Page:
SUBA UDE provides physical, creative and emotional projects for displaced persons living in welfare camps in Sri Lanka. We focus on psychosocial needs beyond food, shelter and medicine.

Saturday, April 02, 2005

Art in the Camps!

As our one month with IOM draws to a close, it has become crucial to implement and solidify these self-sufficient programs that we've worked so hard to develop, and pass them on to those who will live here much longer than us. Our thanks to Rio, Brett, and Joe Ballarini- with your kind donations and collaboration with instructors from the Ruhunu Cultural Center in Matara, we've been able to place our In Camp Arts Education Program in three of the I.O.M. camps. With your help, we've covered instructor salaries, instrument rentals (dolki, harmonium, upcountry drums), and art supplies for 250 students.

This program will last 3 months, beginning with the first art class on Monday in Devinuwara camp. Courses in Art, Music, Dance, and English will be held weekly in each of the camps during the afternoons. The first session is 1 hour 15 minutes long, for 5-10 year olds. The second session is 1 hour 45 minutes, for 10-17 year olds. Interested 17-29 year olds may act as apprentices to the instructor for vocational training, and enhance their future career opportunities (most camp residents in this age group are either unemployed or take unskilled labor jobs, and few attend university). Most importantly...there's art in the camps!

Additionally, camp residents who are skilled in any of the subjects (we've found musicians and artisans) will study with the instructor for the first month, and take over the rest of course instruction, in hopes to strengthen the pool of talent as well as income within the community.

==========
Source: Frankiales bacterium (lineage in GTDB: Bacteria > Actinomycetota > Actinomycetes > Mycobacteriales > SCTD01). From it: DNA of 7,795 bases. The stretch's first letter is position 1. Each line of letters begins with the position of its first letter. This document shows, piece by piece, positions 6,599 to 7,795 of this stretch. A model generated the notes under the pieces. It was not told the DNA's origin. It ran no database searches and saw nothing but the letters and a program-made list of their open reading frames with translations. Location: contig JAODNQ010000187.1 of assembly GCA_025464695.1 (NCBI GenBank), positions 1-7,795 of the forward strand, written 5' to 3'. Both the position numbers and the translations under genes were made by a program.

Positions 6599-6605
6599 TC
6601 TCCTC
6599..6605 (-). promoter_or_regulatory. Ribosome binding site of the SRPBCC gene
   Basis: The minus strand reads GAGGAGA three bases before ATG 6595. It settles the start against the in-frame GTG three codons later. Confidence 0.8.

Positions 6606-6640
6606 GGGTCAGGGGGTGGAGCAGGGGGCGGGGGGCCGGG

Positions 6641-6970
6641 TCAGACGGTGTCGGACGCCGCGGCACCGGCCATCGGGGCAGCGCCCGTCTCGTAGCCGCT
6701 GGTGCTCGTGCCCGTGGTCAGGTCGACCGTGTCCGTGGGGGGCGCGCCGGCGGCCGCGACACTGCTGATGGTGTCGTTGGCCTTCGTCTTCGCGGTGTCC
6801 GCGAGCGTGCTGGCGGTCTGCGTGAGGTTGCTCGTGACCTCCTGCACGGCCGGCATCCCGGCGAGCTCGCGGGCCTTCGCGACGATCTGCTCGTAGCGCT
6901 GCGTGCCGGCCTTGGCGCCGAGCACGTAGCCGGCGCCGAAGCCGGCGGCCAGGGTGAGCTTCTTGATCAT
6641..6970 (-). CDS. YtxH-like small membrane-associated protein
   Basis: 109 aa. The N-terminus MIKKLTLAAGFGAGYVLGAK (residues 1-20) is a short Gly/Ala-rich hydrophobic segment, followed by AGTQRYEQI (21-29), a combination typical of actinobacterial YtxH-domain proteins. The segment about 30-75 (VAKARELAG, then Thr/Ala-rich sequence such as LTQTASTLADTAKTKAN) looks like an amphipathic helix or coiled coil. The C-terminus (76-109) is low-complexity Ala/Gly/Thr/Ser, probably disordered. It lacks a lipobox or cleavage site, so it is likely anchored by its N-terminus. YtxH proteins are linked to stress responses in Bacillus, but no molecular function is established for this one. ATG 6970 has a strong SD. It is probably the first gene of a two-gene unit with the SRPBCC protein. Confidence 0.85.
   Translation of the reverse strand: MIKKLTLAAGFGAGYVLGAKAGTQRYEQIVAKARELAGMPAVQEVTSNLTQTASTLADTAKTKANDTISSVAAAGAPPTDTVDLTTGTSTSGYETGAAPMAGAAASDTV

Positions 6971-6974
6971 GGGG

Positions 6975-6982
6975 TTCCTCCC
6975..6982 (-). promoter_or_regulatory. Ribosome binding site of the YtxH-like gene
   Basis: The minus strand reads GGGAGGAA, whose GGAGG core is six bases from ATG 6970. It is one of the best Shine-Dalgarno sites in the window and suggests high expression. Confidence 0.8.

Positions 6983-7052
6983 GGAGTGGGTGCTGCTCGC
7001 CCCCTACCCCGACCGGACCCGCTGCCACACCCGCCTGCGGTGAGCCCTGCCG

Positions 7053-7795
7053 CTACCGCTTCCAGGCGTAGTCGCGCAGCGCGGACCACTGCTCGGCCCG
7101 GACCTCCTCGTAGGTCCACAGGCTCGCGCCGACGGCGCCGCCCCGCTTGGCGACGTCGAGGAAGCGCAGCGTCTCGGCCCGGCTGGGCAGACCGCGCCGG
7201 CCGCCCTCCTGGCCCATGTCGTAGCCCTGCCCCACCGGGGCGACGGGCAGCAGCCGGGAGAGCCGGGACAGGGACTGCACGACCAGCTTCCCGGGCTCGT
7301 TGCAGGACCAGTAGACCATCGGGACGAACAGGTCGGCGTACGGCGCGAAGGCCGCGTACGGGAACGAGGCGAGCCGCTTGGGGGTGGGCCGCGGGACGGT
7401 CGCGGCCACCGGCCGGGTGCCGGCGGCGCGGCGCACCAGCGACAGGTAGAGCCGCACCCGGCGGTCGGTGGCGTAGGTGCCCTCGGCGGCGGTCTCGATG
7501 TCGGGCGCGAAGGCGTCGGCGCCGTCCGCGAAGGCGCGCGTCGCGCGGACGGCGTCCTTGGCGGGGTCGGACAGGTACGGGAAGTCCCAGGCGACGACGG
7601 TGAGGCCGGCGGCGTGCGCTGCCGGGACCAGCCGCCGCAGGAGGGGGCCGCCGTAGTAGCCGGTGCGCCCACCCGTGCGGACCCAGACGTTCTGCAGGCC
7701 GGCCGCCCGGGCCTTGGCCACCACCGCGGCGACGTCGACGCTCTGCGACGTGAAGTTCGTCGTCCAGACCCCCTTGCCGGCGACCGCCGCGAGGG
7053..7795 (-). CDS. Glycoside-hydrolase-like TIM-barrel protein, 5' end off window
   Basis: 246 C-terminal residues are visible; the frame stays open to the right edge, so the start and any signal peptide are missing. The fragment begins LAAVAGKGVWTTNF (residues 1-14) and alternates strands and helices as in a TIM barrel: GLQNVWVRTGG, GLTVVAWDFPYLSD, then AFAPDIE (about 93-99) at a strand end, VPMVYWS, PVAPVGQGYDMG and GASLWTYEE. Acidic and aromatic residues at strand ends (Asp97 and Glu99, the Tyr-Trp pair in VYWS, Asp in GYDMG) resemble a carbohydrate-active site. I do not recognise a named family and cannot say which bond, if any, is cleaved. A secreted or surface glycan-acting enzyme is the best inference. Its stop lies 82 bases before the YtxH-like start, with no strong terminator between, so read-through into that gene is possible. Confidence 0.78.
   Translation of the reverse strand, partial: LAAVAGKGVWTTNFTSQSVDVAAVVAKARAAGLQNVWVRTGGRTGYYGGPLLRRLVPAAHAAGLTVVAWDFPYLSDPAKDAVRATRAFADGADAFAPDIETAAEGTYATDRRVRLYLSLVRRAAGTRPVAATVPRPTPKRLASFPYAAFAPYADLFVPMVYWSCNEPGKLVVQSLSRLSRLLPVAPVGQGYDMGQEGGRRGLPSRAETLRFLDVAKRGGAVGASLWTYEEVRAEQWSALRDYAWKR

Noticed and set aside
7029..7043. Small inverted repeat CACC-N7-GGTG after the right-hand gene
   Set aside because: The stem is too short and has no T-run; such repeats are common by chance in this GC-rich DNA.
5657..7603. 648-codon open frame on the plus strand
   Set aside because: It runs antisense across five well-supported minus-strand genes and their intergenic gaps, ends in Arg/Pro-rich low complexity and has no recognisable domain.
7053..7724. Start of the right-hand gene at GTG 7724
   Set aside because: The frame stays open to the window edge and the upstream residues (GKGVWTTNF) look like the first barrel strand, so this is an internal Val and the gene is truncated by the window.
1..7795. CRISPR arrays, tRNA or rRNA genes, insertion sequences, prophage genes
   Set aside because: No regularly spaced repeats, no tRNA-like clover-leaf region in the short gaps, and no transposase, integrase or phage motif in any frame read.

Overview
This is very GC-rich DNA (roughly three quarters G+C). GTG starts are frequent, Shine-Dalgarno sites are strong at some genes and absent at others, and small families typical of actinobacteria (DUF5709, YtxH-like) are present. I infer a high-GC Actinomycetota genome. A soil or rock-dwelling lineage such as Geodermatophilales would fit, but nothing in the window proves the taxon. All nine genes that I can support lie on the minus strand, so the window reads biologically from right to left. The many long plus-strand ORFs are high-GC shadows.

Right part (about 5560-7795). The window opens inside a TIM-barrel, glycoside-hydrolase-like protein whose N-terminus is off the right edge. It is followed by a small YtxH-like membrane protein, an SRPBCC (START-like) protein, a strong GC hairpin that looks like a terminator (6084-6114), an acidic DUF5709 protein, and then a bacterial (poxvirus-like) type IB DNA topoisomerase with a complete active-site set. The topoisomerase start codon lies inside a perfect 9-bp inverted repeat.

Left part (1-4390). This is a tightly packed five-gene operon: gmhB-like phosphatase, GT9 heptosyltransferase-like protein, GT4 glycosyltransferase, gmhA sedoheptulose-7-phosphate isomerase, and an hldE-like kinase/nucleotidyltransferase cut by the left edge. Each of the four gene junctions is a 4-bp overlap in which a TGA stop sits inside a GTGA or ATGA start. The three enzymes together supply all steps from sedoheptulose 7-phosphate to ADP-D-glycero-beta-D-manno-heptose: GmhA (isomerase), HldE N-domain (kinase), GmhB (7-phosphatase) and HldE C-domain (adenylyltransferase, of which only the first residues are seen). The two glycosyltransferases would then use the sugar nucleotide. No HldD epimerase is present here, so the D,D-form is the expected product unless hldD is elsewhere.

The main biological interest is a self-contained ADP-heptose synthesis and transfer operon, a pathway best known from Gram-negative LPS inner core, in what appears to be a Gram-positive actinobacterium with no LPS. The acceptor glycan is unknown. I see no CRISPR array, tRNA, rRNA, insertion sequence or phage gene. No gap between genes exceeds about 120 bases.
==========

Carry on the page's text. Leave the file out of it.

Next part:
So every week, up to 250 people can spend 4 afternoons less staring at an image of their lost loved ones in a waterlogged broken picture frame, sitting in their windowless sweltering tent. Every week, they can spend 4 afternoons more, learning a song or an instrument, laughing at each other learning a sily dance, drawing a picture for their mom, or learning a new language so they can more easily communicate and access resources available to them. This is a program that could be renewed in 3 months, but should collaborative tsunami relief efforts be sucessful, they would not be living in these camps three months from now. Yet, the way things are moving with the Sri Lankan Government, they may still be, and the best we can do is alleviate their suffering with what we have to work with today. With so much loss in the last months, we hope this program will inspire idle hands and help them to heal through creativity. They've seen enough destruction, now is the time for creation.

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